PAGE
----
Blog #6: The Universal Wallpaper

After reading Charlotte Perkins Gilman’s The Yellow Wallpaper, it was absolutely clear to me that this story depicting a subordinate “sick” housewife, depicts the paradox’s in our everyday life. Although Gilman’s book depicted a woman who was restrained from pursuing her motives, goals, ambitions, and ideological beliefs, it clearly shows how an entity with clear authority over another entity, can mold that subordinate entity’s life path.

The narrator who was perceived as being “sick”, was treated as a subordinate by her husband who ironically was her doctor. Although her husband’s intentions were to relieve her from her sickness, his actions and motives were the main causes for the narrator’s decreasing mental and physical health. This paradoxical result shows how hegemonic values and beliefs such as the “resting cure” do not always fit every individual. That many times an entity with authority always pursues what is in their best interest, often neglecting the aspirations of individuals that their authority rests upon. Unfortunately for the narrator, she in this book was treated as the “other”, “the second sex” as Simone de Beauvoir would call it. De Beauvoir believed that a woman is not born female, but becomes a female due to her being shaped by historical socio-political processes.

This “molding” is also relevant in society today. We as individuals are shaped by economic, social, and political processes. When viewing the film inside job, it is clear to me how our economic aspirations are molded by our society’s obsession with the accumulation of wealth. This accumulation of wealth directly leads us to greed which allows us to exploit other individuals, without any regard to their feelings or aspirations just like the narrator in Gilman’s book. These financial moguls were the ones that directly caused the financial crisis in the late 2000s, fueled by the idiotic idealistic views of Alan Greenspan.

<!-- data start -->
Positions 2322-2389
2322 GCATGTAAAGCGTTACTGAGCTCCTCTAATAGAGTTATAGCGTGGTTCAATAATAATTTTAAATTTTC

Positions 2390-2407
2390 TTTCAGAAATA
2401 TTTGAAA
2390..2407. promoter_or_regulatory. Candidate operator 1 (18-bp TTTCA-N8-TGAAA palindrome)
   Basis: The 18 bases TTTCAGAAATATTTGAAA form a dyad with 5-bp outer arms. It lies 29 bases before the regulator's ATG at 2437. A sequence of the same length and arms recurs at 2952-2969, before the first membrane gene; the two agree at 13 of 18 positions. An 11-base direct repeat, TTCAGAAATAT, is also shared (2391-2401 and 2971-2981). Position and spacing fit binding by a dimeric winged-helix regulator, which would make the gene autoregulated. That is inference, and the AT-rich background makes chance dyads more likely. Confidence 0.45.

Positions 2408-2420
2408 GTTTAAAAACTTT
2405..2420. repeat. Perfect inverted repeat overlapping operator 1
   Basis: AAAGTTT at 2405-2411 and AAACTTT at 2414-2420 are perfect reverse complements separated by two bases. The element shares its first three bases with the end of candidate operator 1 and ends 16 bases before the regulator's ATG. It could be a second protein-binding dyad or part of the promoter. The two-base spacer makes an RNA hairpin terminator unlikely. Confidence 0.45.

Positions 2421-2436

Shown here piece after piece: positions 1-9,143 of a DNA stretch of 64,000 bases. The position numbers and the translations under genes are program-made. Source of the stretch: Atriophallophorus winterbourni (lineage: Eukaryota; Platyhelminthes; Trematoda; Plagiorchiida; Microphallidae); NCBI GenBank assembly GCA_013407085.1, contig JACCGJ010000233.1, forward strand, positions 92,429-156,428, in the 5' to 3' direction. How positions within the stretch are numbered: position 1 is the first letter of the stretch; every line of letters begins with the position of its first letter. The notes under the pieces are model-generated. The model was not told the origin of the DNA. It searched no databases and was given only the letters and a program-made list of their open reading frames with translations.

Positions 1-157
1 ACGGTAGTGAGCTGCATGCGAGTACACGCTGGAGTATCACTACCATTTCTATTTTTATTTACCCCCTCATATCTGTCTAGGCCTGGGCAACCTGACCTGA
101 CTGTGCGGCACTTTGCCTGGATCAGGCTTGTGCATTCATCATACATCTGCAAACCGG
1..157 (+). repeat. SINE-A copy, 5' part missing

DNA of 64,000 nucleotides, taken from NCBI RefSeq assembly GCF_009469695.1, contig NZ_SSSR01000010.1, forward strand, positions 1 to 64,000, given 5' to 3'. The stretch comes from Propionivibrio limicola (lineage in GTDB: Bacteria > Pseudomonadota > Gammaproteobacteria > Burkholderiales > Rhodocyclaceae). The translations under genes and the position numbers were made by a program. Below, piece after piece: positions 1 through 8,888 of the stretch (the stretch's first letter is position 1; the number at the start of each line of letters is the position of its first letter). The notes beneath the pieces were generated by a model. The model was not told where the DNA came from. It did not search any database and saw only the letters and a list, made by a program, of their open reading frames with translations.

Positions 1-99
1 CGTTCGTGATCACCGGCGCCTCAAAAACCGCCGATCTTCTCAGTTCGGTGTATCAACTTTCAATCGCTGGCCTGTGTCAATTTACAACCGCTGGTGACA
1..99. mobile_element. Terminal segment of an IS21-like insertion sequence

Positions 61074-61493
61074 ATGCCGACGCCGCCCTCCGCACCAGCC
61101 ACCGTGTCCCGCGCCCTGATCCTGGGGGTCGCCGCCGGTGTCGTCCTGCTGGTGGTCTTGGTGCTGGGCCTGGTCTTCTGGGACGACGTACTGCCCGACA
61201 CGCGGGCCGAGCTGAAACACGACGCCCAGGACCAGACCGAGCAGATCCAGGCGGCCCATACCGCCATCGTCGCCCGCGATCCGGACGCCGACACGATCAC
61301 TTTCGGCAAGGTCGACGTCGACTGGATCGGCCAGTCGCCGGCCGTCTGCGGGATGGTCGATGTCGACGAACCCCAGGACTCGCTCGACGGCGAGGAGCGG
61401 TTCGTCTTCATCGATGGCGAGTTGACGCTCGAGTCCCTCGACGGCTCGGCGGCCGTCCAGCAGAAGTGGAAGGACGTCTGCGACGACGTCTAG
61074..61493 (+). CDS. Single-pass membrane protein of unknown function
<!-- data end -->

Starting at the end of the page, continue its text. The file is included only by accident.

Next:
The repercussions have led to changes in the political spectrum. A large shift in the House of Representatives has led to our country having immense political instability. creating a stagnant political agenda, and a polarizing democratic America. As you can see, we at times are the narrator looking at the yellow wallpaper wondering how we can escape the nonsense and stupidity that our world “leaders” and innovators have caused. We to want to escape this sense of hopelessness as our aspirations are to climb the social ladder and achieve our versions of the American Dream. It is just sad to see the paradox’s of society, and the importance that authority has in our political and societal agenda.


2 responses to “Blog #6: The Universal Wallpaper

  1. Once noticed, it is incredible to see how much power certain people have over our lives. Whether its the government, parents, friends, or husbands, there is always someone or something that has dominance over us. I wonder if this will ever change!

  2. Excellent work drawing from seemingly different cases to make some general propositions about authority and to raise questions about what constitutes *legitimate* authority. As you note, the husband/doctor in The Yellow Wallpaper assumed he knew what was best for his wife/patient. He based his authority on basic principles of patriarchy (traditional authority) as well as *claims to expertise* (rational authority). Just like the financial and political elites in “Inside Job,” they had supreme confidence in their expertise and were resistant to criticism, even feedback, from outside their “expert” social networks. In the end, their “treatment” made the “patient” worse, in both cases. Both cases of harm were also enabled by the “patients,” in a sense, in that they submitted to authority, thereby lending it legitimacy.

    Central among the “experts” at the center of the financial crisis were academics in the fields of economics and business. Despite the economic devastation arguably wrought by his policies, your description of former Fed chief Alan Greenspan as “idealistic” is on point — at the basis of his policies was an extremely idealistic vision of the market, the “ideal” of a self-regulating market.

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